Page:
In particular, any ETA will have disproportionately negative impacts on non-visa nationals living in Donegal. The North West of Ireland lacks transport infrastructure in general and with the rest of the Republic of Ireland specifically. As such, for many of those living in the region, Derry is the central social and economic hub for many aspects of everyday life and moving across the border is often unavoidable even when the end destination is still in the Republic of Ireland. 

The UK government have promised that the ETA will be a (relatively) cheap multi-year, multi-trip pass, and that checks will not be carried out at the border (Northern Ireland Affairs Committee, 2022). However, it nonetheless discriminates against those who, until Brexit, were treated in law as if they belonged. As the Committee on the Administration of Justice notes, the ETA will “impact the ability of members of the migrant community to take part freely in cross border projects and programmes” (CAJ, 2021: 2) inflicting damage on social cohesion in the border region and potentially leading to a loss of social diversity as EEA nationals move away from (or at least actively choose not to move to) the region.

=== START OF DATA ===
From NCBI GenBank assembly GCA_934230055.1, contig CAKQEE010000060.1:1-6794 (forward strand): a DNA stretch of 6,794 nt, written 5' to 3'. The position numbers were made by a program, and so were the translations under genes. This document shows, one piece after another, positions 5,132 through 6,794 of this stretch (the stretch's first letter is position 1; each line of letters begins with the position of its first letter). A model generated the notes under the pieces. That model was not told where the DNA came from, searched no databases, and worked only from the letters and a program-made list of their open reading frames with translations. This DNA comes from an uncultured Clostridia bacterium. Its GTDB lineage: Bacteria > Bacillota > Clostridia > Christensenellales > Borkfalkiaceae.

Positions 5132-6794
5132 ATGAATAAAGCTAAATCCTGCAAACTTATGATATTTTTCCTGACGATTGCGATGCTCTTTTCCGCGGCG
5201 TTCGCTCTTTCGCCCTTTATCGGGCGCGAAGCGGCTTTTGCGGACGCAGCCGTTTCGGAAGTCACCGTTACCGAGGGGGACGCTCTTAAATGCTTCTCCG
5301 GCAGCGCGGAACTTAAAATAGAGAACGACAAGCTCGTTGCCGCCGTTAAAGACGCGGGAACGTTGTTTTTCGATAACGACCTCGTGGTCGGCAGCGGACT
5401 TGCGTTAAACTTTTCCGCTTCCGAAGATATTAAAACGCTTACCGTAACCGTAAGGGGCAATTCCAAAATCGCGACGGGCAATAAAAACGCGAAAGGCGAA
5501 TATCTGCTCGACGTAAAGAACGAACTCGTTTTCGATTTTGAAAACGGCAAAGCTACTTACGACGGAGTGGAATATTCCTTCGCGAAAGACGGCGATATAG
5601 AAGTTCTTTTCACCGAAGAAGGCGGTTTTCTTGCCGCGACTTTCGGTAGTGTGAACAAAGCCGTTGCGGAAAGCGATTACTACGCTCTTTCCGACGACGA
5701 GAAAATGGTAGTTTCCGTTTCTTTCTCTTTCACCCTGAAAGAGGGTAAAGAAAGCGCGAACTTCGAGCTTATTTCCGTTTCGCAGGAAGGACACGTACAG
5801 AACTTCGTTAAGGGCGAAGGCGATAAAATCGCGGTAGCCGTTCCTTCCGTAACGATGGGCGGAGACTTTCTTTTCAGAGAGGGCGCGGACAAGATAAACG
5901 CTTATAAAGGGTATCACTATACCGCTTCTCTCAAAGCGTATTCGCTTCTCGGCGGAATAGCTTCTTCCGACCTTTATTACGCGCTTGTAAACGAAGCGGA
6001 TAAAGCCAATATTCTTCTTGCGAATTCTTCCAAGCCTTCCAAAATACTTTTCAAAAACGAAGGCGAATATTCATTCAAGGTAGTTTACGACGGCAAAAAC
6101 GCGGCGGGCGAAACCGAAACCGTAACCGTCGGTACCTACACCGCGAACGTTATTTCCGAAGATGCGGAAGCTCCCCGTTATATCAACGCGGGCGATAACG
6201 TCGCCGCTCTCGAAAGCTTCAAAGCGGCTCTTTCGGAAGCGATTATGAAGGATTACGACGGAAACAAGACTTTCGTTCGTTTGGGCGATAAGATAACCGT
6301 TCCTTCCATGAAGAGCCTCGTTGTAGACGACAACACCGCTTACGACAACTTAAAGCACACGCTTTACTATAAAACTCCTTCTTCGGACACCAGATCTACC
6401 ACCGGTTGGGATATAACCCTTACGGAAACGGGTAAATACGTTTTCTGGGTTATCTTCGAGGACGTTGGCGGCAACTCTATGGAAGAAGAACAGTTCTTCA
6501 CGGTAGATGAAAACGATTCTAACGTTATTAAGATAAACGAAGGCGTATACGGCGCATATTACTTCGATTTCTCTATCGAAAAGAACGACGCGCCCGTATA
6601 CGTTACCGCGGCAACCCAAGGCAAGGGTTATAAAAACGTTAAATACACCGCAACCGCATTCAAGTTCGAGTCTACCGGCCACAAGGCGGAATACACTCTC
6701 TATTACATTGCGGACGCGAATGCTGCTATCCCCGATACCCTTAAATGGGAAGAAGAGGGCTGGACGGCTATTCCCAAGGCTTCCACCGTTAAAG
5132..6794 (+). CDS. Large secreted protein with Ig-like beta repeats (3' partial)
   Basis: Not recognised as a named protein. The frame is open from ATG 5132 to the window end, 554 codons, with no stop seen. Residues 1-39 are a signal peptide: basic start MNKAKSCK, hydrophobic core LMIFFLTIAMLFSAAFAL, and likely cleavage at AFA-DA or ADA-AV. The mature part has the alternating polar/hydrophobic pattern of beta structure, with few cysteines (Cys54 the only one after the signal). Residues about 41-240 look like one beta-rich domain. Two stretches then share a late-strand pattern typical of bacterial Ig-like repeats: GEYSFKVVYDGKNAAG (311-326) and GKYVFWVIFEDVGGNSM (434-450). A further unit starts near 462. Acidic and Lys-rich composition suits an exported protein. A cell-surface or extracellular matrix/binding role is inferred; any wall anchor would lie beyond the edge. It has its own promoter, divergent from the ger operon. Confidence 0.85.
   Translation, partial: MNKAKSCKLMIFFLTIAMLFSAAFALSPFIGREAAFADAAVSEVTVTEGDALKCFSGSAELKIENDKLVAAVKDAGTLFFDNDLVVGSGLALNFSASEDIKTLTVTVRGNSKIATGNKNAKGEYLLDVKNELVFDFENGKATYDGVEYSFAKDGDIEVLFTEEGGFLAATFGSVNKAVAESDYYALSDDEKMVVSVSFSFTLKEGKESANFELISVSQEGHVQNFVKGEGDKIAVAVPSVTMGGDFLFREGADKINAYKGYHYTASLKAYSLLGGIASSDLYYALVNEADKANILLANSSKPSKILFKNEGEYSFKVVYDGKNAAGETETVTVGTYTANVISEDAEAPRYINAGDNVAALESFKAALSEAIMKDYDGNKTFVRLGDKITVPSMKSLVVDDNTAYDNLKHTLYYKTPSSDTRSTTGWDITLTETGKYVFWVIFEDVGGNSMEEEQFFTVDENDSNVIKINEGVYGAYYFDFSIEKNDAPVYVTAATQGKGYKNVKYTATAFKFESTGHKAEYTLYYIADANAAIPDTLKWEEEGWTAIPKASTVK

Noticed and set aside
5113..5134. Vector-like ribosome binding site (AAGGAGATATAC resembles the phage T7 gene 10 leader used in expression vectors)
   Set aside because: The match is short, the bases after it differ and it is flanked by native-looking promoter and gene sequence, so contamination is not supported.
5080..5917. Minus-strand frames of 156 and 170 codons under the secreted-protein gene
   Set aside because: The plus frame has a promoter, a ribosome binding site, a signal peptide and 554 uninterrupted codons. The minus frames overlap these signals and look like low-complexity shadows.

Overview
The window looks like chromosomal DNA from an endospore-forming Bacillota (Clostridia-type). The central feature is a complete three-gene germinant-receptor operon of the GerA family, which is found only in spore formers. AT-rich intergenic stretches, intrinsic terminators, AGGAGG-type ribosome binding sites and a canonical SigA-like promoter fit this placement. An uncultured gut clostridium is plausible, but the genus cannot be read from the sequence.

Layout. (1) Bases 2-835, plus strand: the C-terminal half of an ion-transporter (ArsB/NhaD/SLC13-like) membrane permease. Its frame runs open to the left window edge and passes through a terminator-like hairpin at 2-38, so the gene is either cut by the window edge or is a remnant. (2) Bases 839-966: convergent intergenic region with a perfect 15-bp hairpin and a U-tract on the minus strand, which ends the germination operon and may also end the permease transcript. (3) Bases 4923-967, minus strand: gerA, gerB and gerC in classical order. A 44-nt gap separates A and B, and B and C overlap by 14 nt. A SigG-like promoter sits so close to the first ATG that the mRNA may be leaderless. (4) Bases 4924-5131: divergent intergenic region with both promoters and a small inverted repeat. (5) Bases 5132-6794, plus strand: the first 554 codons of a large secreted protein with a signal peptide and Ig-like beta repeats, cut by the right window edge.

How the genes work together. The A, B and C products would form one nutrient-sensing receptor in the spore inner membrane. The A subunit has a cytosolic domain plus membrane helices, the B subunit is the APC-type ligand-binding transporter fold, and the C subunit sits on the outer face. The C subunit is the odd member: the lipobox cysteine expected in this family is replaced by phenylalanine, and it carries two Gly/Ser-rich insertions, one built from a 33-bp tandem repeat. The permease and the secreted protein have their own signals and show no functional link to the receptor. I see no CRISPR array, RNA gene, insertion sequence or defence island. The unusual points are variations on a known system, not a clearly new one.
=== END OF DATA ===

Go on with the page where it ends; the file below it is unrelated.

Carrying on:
Furthermore, as the scheme affects those already resident in Ireland there are clear grounds for concern regarding inadvertent non-compliance, either through ignorance of the new rules or forgetfulness. These concerns have been raised by the CAJ (CAJ, 2021), the Northern Ireland Affairs Committee (Northern Ireland Affairs Committee, 2022), and members in the House of Lords (Gower, 2022; Hansard, 2022). The potential implications of non-compliance are particularly concerning given the Nationality and Border Act (UK Government, 2022) has increased the maximum punishment to four years imprisonment for anybody who is “required to have a valid ETA and knowingly arrives in the UK without one”. The word “knowingly” is doing a lot of heavy lifting here; it allows for criminalising long term residents of the border region who fall into inadvertent non-compliance.

Mitigating against these impacts requires, at the very least, that, as the ETA is being designed and implemented (currently scheduled for the end of 2024), there is clear communication and engagement between the UK government, the Irish government, Northern Ireland Executive, and cross-border travel operators. It also requires that the ETA is set at a price affordable to all; that there is a high-profile publicity campaign aimed at non-visa nationals living in the Irish border region to increase awareness; and that help and advice provision is set up in the border region during rollout to assist with applications and prevent inadvertent non-compliance.